"¡Tú fuiste un médico muy importante!"

Translation:You were a very important doctor!

4 months ago

9 Comments


https://www.duolingo.com/BoredWithDuoNow

This is odd. This sentence screams the imperfect tense. 'were', 'used to be', surely this sentence should use 'eras'!

4 months ago

https://www.duolingo.com/AmineHadji1
AmineHadji1
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Actually, there is a slight difference between "Tú fuiste..." and "Tú eras...", even though both are translated into "You were...".

  • "Tú fuiste un médico..." sounds like an action in the past. It's used in biography when we cite all of the actions that someone did, and all of the jobs he had. It's a bit like the English "You have been ...", except it has no relations with the present.
  • "Tú eras un médico..." is a description in the past. In a story, all the actions would be performed while he was a doctor.
4 months ago

https://www.duolingo.com/Linda_from_NJ

I would like a native Spanish speaker to back me up that the literal implication of using "fuiste" is that the person in question is no longer a doctor. However, perhaps the "doctor" is now retired, and for this reason, which is that this retirement is a permanent state, AmineHadji1 is right because the English words "you have been" can be used to speak not only of actions but also of states that occurred the past, with the present state being that you are no longer a "famous" doctor.

What is problematic here is that, in both English and Spanish, the conjugation "have been" is in the (present) perfect tense. However, the connotative meanings are different in each language because the Present Perfect Tense conjugation of the English infinitive "to be," which is "have been," can be translated as either "ha sido" or "ha estado."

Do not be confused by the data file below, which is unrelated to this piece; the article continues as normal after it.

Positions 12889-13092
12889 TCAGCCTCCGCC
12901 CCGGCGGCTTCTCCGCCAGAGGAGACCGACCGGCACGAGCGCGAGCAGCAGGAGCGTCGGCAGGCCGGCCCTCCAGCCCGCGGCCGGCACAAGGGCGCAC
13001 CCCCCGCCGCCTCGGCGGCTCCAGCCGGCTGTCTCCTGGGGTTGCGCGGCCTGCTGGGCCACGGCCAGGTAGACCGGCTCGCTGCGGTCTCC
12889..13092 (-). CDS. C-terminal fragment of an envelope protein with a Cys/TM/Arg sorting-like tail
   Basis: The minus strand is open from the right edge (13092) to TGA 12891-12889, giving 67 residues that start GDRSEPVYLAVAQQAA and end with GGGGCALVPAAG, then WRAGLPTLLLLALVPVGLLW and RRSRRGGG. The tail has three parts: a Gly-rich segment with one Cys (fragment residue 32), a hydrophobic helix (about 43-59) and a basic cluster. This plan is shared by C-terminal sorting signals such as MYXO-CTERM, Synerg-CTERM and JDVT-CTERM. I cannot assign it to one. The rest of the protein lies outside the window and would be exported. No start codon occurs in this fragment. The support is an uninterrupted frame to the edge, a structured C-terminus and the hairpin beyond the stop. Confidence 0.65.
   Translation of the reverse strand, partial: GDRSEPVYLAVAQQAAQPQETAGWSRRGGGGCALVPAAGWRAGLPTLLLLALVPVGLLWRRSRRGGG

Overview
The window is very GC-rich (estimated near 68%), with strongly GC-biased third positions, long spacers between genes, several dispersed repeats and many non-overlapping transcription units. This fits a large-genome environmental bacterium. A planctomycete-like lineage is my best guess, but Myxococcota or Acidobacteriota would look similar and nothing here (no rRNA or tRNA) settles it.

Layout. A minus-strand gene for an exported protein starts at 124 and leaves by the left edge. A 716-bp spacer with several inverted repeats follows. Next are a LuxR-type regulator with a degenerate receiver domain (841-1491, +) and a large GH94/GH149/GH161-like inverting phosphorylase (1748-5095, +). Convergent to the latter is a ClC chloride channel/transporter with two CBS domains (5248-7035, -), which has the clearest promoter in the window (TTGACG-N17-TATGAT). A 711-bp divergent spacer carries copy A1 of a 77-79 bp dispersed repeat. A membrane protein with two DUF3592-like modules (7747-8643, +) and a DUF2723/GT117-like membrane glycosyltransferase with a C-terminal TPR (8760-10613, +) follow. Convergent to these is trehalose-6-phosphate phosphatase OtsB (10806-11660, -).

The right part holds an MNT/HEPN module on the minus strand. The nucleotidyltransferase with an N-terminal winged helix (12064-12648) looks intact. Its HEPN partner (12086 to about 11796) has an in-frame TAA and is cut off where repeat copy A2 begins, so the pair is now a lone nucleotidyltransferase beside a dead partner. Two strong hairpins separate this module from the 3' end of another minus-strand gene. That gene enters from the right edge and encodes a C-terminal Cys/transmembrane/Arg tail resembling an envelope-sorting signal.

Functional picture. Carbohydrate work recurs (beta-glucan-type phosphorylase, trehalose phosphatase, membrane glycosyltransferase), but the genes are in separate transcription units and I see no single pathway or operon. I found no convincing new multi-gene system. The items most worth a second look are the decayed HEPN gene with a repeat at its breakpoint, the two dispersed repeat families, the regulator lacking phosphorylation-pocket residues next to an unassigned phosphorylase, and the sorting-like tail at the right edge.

If I understand the Spanish connotative meanings correctly, "estado" is used for an action that was ongoing in the past but may or may not have stopped. For this reason, I would translate "ha estado" as either the literal "has been" (the action stopped) or as the connotative "was being" (the action started in the past and is still continuing)."Sido," if I understand the nuance correctly, is used for states that occurred in the past and also ended in the past. That is, "you" are no longer a "famous" doctor. For this reason, I would translate "ha sido" as either the literal "has been" or as the connotative "used to be."

3 months ago

https://www.duolingo.com/ZhangtheGreat
ZhangtheGreat
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"You were a very important medic" is still not accepted as of August 22, 2018.

2 months ago

https://www.duolingo.com/DavidMoore622957

Probably because that's an unusual usage of the term "medic." I'm not saying you are wrong, but that usage is unlikely to be encountered in normal conversation. Usually when an English speaker says "medic" they are referring to someone who is trained as a first responder to give medical attention to someone in emergency situations and is not a licensed doctor. A médico is a health professional with formal certification equivalent to a doctor in the US.

2 months ago

https://www.duolingo.com/Corbin120476

I wonder if 'mucho' would be aceppted instead of'muy'?

1 month ago

https://www.duolingo.com/alezzzix
alezzzix
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Mucho becomes muy in front of adjectives, so it would not, the only exceptions are comparative adjectives.

1 month ago

https://www.duolingo.com/George278921

Can this also translate as: You went to a very important doctor.

17 hours ago

https://www.duolingo.com/therabbit86ed

So you stopped referring to Doctors as Medics? good for you.

3 weeks ago
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